During the first two years of Duncan's command the work was limited to enforcing a rigid blockade of the enemy's coast, but in the spring of 1797 it became more important from the knowledge that the Dutch fleet in the Texel was getting ready for sea. The situation was one of extreme difficulty, for Spithead and Nore mutinies, the mutiny which had paralysed the fleet at the Nore broke out also amongst the crews under Duncan, and kept him for some weeks in enforced inactivity. Duncan's personal influence and some happy displays of his vast personal strength held the crew of ''Venerable'' to their duty; but with one other exception, that of , the ships refused to quit their anchorage at Great Yarmouth, Yarmouth, leaving ''Venerable'' and ''Adamant'' alone to keep up the pretence of the blockade. Fortunately the Dutch were not at the time ready for sea; and when they were ready and anxious to sail, with thirty thousand troops, for the invasion of Ireland, a persistent westerly wind detained them in harbour till they judged that the season was too far advanced. For political purposes, however, the French Revolutionaries who controlled the government in Holland (despite the contrary opinion of their admiral, Admiral de Winter, De Winter), ordered him to put to sea in the early days of October. Duncan, with the main body of the fleet, was at the time lying at Great Yarmouth revictualling, the Texel being watched by a small squadron under Captain Henry Trollope in , from whom he received early information of the Dutch being at sea. He at once weighed anchor, and with a fair wind approached the Dutch coast, saw that the fleet was not returned to the Texel, and steering towards the south sighted it on the morning of 11 October about seven miles from the shore and nearly halfway between the villages of Egmont (municipality), Egmont and Kamperduin, Camperdown. The wind was blowing straight on shore, and though the Dutch forming their line to the north preserved a bold front, it was clear that if the attack was not made promptly they would speedily get into shoal water, where no attack would be possible. Duncan at once realised the necessity of cutting off their retreat by getting between them and the land. At first he was anxious to bring up his fleet in a compact body, for his numbers were at best equal to those of the Dutch; but seeing the absolute necessity of immediate action, without waiting for the ships astern to come up, without waiting to form line of battle, and with the fleet in very irregular order of sailing, in two groups, led respectively by himself in ''Venerable'' and Vice-admiral Sir Richard Onslow, 1st Baronet, Richard Onslow in ''Monarch'', he made the signal to pass through the enemy's line and engage to leeward. It was a bold departure from the absolute rule laid down in the ''Fighting Instructions,'' still new, though warranted by the more formal example of Richard Howe, 1st Earl Howe, Howe on Glorious First of June, 1 June 1794; and on this occasion, as on the former, was crowned with complete success. The engagement was long and bloody; for though Duncan, by passing through the enemy's line, had prevented their untimely retreat, he had not advanced further in tactical science, and the battle was fought out on the primitive principles of ship against ship, the advantage remaining with those who were the better trained to the great gun exercise, though the Dutch inflicted great loss on the Royal navy. It had been proposed to De Winter to make up for the want of skill by firing shell from the lower deck guns, and some experiments had been made during the summer which showed that the idea was feasible. However, want of familiarity with an arm so new and so dangerous presumably prevented its being acted on in the battle.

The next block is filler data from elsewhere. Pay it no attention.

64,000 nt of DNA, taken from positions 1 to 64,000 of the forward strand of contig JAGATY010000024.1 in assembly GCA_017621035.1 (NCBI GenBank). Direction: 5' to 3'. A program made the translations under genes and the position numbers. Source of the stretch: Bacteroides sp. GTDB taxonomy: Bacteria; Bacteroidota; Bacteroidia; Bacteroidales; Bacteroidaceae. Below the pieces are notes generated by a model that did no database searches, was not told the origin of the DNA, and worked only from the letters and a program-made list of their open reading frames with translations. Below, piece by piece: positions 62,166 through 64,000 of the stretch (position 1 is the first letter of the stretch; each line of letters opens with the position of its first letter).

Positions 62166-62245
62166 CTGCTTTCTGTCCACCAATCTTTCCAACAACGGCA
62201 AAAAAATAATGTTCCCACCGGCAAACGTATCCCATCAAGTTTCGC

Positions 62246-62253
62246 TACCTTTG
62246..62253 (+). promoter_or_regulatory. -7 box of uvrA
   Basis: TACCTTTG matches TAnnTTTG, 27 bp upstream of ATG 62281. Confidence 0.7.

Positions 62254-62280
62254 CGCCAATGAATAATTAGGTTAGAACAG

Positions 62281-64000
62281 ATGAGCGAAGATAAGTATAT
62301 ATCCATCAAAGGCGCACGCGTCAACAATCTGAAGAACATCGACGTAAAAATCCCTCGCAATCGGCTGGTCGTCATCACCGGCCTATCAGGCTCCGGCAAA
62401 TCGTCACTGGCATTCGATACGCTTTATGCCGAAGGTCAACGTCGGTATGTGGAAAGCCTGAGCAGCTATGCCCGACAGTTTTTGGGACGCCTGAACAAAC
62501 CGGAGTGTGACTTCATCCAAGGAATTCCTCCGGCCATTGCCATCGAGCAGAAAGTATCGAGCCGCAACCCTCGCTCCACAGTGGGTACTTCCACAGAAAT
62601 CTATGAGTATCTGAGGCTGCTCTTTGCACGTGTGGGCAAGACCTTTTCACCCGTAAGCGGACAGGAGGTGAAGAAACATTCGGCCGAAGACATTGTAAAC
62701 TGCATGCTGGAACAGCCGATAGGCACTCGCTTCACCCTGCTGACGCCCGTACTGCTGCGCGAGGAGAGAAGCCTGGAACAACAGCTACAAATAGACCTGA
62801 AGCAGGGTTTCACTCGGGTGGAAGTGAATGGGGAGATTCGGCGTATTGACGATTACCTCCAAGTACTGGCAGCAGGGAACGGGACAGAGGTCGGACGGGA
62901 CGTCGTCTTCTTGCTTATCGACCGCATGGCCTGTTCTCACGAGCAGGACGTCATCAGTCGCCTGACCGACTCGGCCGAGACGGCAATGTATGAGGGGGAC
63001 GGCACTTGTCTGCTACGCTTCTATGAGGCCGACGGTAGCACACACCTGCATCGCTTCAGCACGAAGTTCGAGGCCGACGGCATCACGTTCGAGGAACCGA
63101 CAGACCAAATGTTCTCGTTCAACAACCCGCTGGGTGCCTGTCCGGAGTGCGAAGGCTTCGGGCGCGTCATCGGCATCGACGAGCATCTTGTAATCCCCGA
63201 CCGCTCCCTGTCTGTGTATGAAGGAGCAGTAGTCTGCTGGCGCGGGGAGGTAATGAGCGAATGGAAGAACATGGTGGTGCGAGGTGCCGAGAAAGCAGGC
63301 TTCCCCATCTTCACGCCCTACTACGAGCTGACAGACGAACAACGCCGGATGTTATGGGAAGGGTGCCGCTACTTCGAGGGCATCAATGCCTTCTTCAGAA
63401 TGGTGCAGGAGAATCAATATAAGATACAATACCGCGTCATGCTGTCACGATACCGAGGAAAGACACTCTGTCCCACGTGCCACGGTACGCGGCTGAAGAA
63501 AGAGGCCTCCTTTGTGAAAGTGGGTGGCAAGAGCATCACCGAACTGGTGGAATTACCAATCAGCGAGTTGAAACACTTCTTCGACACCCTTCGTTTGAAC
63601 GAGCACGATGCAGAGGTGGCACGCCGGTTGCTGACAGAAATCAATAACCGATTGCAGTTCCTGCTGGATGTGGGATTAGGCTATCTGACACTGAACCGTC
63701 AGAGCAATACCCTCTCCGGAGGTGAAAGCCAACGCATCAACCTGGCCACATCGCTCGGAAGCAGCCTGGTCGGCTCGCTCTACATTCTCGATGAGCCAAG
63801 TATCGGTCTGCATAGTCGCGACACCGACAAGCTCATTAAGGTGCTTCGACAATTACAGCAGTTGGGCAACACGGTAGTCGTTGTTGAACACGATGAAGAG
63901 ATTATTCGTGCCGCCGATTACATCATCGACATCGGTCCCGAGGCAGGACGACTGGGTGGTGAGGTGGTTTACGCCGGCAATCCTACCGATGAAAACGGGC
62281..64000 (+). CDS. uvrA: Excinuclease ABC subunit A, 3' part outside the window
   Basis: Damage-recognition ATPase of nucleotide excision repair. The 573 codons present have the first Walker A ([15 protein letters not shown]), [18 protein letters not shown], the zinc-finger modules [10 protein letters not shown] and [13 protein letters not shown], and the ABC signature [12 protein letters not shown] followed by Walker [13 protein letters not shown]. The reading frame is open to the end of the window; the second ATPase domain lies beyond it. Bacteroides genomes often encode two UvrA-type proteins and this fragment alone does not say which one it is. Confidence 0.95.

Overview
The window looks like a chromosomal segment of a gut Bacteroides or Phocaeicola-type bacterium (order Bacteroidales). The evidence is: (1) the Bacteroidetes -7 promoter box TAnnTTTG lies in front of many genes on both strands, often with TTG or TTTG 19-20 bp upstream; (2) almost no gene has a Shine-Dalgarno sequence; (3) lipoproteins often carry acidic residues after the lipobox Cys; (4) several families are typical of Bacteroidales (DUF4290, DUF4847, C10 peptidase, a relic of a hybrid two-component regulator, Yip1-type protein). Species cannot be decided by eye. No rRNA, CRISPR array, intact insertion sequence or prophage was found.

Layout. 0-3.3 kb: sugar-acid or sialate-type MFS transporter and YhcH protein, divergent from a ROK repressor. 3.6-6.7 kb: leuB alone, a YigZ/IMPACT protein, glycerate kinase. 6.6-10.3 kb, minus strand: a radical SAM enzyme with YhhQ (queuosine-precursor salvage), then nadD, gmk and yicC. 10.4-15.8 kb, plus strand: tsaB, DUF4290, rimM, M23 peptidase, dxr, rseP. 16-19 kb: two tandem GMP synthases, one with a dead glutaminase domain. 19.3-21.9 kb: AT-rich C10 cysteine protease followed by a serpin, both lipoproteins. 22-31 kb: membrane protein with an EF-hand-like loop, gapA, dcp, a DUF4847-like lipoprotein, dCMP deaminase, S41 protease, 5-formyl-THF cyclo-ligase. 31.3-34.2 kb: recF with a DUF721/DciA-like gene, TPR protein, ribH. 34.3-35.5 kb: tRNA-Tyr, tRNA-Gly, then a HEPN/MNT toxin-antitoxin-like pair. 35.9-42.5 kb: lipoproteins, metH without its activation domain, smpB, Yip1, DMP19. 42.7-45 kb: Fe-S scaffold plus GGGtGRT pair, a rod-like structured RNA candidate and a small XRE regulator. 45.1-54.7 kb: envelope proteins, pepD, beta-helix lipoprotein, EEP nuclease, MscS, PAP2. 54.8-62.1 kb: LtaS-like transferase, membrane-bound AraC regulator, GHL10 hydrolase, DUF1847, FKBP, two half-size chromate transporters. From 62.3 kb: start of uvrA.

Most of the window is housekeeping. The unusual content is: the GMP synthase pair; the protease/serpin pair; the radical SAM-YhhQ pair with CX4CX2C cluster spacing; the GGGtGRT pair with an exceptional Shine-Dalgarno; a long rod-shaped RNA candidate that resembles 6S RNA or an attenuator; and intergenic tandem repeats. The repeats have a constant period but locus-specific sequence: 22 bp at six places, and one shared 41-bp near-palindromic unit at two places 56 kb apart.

The news of the victory was received in Britain with the warmest enthusiasm. It was the first certain sign that the mutinies of the summer had not destroyed the power and the prestige of the Royal Navy. Duncan was at once (21 October) raised to the peerage as Viscount Duncan, of Camperdown, and Baron Duncan, of Lundie in the Shire of Perth (with which came the lands now known as Camperdown, Dundee, Camperdown Park in Dundee), and there was a strong feeling that the reward was inadequate. Even as early as 18 October his aunt, Lady Mary Duncan, wrote to Henry Dundas, 1st Viscount Melville, Henry Dundas, at that time secretary of state for war: ''Report says my nephew is only made a Viscount. Myself it is nothing, but the whole nation thinks the least you can do is to give him an English earldom. … Am sure were this properly represented to our good king, who esteems a brave, religious man like himself, would be of my opinion. …''. It was not, however, till 1831, many years after Duncan's death, that his son, then bearing his title, was raised to the dignity of an earl, and his other children to the rank and precedence of the children of an earl. Duncan was awarded the Naval Gold Medal, Large Naval Gold Medal and an annual pension of £3,000, to himself and the next two heirs to his title – this was the biggest pension ever awarded by the British government. Additionally, he was given the freedom of several cities, including Dundee and London.